BROWSE BY TOPIC
- Investments - Strategies
- Investor Protection
- Investments - Private
- Investments - Unsuitable
- Regulatory Sanctions
- Rules & Regulations
- Bad Advisors
- Bad Brokers
- Boiler Rooms
- Wall Street News
- Terminations/Cost Cutting
- Compliance Concepts
- General News
- Donald Trump & Co.
- Big Banks
Stories of Interest
- Sarah ten Siethoff is New Associate Director of SEC Investment Management Rulemaking Office
- Catherine Keating Appointed CEO of BNY Mellon Wealth Management
- Credit Suisse to Pay $47Mn to Resolve DOJ Asia Probe
- SEC Chair Clayton Goes 'Hat in Hand' Before Congress on 2019 Budget Request
- SEC's Opening Remarks to the Elder Justice Coordinating Council
- Massachusetts Jury Convicts CA Attorney of Securities Fraud
- Deutsche Bank Says 3 Senior Investment Bankers to Leave Firm
- World’s Biggest Hedge Fund Reportedly ‘Bearish On Financial Assets’
- SEC Fines Constant Contact, Popular Email Marketer, for Overstating Subscriber Numbers
- SocGen Agrees to Pay $1.3 Billion to End Libya, Libor Probes
- Cryptocurrency Exchange Bitfinex Briefly Halts Trading After Cyber Attack
- SEC Names Valerie Szczepanik Senior Advisor for Digital Assets and Innovation
- SEC Modernizes Delivery of Fund Reports, Seeks Public Feedback on Improving Fund Disclosure
- NYSE Says SEC Plan to Limit Exchange Rebates Would Hurt Investors
- Deutsche Bank faces another challenge with Fed stress test
- Former JPMorgan Broker Files racial discrimination suit against company
- $3.3Mn Winning Bid for Lunch with Warren Buffett
- Julie Erhardt is SEC's New Acting Chief Risk Officer
- Chyhe Becker is SEC's New Acting Chief Economist, Acting Director of Economic and Risk Analysis Division
- Getting a Handle on Virtual Currencies - FINRA
We seek to provide information, insights and direction that may enable the Financial Community to effectively and efficiently operate in a regulatory risk-free environment by curating content from all over the web.
Stay Informed with the latest fanancialish news.
NEWSLETTERS & ALERTS
Raymond James Clients With Inactive Advisory Accounts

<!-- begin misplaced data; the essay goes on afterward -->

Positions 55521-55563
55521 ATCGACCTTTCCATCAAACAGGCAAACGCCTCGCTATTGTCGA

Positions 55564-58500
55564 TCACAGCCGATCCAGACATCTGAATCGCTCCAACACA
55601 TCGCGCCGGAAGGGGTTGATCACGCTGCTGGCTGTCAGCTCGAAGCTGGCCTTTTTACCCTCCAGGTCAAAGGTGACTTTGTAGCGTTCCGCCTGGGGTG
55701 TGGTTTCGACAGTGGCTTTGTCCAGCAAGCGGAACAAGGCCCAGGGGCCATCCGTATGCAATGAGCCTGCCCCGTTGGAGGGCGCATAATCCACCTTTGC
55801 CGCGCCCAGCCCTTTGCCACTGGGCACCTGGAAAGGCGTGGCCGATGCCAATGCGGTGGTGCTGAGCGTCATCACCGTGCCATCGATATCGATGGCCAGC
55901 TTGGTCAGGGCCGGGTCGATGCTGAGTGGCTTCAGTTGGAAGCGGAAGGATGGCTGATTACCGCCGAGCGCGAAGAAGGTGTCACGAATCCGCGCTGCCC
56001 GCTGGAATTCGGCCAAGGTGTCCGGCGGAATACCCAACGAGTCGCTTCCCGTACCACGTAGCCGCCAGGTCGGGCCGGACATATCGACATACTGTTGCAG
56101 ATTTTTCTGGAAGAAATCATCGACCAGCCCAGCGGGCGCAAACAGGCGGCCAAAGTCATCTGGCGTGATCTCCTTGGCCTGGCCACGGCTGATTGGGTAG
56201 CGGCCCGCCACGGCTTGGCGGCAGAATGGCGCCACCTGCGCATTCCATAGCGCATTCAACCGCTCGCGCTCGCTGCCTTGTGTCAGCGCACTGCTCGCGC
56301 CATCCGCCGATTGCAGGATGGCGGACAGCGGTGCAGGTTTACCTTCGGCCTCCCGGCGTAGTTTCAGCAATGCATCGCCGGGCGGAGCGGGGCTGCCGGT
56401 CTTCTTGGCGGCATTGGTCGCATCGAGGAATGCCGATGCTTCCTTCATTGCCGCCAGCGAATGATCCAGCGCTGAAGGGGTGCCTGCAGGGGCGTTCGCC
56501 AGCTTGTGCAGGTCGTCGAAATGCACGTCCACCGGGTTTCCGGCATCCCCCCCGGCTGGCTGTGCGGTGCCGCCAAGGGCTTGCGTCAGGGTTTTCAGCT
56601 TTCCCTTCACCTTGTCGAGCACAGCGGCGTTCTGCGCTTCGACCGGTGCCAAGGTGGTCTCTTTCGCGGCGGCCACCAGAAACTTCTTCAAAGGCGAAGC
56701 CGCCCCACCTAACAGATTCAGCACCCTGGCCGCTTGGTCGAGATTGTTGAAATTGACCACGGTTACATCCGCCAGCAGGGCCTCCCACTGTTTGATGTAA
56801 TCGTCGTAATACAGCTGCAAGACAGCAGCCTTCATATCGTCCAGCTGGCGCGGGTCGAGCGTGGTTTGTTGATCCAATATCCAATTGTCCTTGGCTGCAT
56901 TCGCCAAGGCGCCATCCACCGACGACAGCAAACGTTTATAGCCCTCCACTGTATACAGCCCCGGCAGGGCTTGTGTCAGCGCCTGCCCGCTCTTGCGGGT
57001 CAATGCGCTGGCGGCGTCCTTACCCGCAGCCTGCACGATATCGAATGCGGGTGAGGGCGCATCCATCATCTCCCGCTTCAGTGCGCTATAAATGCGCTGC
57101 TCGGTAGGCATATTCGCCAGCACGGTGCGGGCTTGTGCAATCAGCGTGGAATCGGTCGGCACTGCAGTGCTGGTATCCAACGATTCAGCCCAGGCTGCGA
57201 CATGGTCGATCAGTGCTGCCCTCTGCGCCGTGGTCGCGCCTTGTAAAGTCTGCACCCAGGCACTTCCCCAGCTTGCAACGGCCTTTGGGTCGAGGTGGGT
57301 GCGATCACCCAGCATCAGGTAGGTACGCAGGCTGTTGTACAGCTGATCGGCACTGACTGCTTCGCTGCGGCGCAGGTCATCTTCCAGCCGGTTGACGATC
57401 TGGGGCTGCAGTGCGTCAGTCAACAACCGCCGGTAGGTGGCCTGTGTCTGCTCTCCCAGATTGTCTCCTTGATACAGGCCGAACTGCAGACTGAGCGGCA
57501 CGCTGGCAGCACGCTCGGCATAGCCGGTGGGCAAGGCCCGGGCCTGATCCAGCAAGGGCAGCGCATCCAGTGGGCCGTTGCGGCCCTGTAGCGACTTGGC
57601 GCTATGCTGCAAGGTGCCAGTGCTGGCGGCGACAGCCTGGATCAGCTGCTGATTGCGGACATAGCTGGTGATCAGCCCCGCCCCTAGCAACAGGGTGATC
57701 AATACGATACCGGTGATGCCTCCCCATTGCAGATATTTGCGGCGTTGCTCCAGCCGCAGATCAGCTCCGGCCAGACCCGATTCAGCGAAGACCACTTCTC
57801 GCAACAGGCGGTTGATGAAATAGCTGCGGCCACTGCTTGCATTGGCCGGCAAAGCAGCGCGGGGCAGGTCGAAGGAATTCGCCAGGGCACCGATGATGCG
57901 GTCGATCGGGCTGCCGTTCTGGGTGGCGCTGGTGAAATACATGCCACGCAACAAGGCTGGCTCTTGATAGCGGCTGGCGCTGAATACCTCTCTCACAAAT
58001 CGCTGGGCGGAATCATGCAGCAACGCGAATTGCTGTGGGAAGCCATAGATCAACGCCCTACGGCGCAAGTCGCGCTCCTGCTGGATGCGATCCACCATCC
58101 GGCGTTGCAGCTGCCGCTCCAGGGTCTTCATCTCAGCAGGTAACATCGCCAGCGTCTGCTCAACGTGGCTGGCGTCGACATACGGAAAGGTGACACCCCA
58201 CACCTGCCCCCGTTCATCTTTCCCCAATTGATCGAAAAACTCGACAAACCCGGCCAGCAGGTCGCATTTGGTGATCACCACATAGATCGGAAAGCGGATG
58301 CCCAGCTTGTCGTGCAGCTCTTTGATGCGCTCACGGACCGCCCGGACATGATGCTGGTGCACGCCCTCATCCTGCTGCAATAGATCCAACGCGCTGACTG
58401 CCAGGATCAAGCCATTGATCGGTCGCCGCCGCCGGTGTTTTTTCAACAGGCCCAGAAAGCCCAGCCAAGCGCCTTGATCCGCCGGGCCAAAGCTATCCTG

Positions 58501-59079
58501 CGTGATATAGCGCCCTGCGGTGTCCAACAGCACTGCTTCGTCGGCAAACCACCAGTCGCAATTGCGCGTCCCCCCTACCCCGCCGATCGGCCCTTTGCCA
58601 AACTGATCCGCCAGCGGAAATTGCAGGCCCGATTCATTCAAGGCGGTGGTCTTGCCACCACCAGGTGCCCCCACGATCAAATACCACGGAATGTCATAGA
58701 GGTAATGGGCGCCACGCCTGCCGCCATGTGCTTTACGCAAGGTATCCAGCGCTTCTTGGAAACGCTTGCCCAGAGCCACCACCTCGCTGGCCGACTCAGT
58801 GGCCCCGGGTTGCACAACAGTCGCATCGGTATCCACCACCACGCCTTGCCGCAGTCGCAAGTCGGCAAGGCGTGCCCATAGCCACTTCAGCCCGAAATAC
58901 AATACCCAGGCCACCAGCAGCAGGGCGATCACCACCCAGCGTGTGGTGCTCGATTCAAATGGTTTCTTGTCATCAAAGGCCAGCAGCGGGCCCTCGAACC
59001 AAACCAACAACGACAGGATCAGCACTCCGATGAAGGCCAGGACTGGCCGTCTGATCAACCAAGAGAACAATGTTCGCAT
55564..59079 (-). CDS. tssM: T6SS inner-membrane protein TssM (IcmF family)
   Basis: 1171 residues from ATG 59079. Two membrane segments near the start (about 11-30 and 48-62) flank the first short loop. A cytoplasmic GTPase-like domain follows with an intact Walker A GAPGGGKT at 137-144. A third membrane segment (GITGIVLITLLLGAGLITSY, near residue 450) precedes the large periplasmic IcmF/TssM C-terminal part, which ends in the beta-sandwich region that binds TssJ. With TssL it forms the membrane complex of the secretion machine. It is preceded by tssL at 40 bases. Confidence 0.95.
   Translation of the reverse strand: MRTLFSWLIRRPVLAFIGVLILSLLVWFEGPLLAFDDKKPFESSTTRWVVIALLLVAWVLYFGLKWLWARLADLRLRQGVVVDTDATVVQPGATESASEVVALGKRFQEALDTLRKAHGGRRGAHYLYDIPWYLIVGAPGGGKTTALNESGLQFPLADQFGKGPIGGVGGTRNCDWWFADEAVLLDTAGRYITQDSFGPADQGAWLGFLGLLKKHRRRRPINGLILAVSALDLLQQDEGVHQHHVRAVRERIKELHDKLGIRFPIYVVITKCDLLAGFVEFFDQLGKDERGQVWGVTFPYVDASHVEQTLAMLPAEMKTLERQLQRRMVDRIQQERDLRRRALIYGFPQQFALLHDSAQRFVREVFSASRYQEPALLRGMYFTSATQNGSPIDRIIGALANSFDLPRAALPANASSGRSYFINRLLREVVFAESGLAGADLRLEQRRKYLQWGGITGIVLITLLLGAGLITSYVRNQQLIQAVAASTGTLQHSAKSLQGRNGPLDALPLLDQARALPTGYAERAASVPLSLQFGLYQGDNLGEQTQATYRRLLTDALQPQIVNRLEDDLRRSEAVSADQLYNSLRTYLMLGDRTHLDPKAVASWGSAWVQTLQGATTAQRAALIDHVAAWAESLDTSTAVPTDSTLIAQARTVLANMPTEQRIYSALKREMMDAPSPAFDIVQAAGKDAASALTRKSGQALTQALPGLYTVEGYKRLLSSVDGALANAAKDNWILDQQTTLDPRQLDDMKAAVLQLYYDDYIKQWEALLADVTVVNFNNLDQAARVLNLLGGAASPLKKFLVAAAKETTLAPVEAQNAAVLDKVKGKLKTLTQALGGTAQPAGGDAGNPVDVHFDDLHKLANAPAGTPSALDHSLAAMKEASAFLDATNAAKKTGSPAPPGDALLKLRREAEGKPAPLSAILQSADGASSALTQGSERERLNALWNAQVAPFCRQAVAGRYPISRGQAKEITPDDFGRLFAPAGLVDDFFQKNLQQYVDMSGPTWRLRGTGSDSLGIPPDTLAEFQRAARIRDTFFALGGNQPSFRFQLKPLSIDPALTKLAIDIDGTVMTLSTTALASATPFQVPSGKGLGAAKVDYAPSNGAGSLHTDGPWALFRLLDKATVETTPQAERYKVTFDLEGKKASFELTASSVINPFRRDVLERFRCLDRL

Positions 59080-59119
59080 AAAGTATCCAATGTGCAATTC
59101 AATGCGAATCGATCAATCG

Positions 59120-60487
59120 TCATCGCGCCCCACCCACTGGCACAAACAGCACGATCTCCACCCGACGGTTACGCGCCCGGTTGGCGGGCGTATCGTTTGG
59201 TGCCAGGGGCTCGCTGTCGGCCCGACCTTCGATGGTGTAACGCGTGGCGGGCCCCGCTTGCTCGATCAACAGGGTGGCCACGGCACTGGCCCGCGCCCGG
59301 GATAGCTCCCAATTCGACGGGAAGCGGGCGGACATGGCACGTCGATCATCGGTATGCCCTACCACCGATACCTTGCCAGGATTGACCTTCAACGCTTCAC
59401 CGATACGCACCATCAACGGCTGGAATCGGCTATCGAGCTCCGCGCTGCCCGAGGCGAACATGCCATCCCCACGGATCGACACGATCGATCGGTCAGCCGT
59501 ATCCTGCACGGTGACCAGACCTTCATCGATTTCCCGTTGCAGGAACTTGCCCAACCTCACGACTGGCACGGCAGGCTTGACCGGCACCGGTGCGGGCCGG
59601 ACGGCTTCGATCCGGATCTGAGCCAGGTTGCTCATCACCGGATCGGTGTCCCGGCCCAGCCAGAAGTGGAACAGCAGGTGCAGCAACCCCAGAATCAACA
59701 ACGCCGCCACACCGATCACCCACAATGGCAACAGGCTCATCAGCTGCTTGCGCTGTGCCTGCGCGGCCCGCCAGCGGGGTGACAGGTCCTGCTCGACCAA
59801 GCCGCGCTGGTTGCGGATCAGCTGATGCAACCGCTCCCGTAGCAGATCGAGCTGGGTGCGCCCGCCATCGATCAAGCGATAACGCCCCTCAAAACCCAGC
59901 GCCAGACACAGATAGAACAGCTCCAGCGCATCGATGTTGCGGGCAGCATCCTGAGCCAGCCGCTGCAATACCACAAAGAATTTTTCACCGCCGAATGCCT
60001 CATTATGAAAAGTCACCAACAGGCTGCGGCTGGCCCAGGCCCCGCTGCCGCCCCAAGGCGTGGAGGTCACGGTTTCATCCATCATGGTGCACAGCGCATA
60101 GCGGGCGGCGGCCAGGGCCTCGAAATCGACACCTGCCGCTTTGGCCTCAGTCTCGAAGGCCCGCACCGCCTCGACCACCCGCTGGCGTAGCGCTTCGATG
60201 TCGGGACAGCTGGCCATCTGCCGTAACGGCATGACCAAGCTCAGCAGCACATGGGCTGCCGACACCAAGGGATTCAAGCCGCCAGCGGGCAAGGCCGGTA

by Howard Haykin
Like most brokerage houses, Raymond James & Associates and Raymond James Financial Services (“RJ Advisers”) offer services to brokerage customers and advisory clients. While brokerage customers typically just pay a commission and other fees whenever trades are executed in their accounts, advisory clients will pay an asset-based fee and other nominal charges to have their portfolio separately managed throughout the year.
INACTIVE ADVISORY ACCOUNTS. Financial advisers at RJ Advisers are supposed to “regularly monitor” client accounts for trading activity - to determine whether they're receiving sufficient investment advisory services to justify remaining in a fee-based advisory account. Accounts that have no trading over a 12-month period are labeled “inactive” and, in such cases, financial advisers should then consider if keeping a client in an inactive advisory account is suitable, or if the client should consider moving to a brokerage account. After all, why pay for services that aren’t being used?
The Securities and Exchange Commission (“SEC”) drecently conducted an examination which disclosed that RJ Advisers had failed to conduct a suitability review for “Inactive” accounts over a 5-year period – from 2013 to 2017. After being informed of their oversight, both Raymond James firms conducted suitability reviews, which led to the following actions:
- 1,703 inactive advisory accounts were converted to brokerage accounts;
- 2,112 inactive advisory accounts were closed.
- RJ Advisers paid fines and agreed to fully compensate clients for any excessive advisory fees they were charged.
CLIENT AWARENESS. ”Inertia” is the tendency to do nothing or to remain unchanged. And inertia is many investors will remain in separately managed, fee-based accounts, even though they no longer utilize those services to the fullest extend.
So, I'm suggesting that investors break their inertia and develop a greater awareness as to what's happening in their accounts - and reduce their reliance on brokerage firms and brokers, which by nature are incentivized to maximize cash flows (i.e., to retain higher fees, wherever possible). If such a task is too tedious or beyond your their comfort level, don't despair. Seek out a ‘financial watchdog’ who can serve as your 'second set of eyes and ears' while having your best interest at heart.
[For further details on this case, click on SEC Press Release.]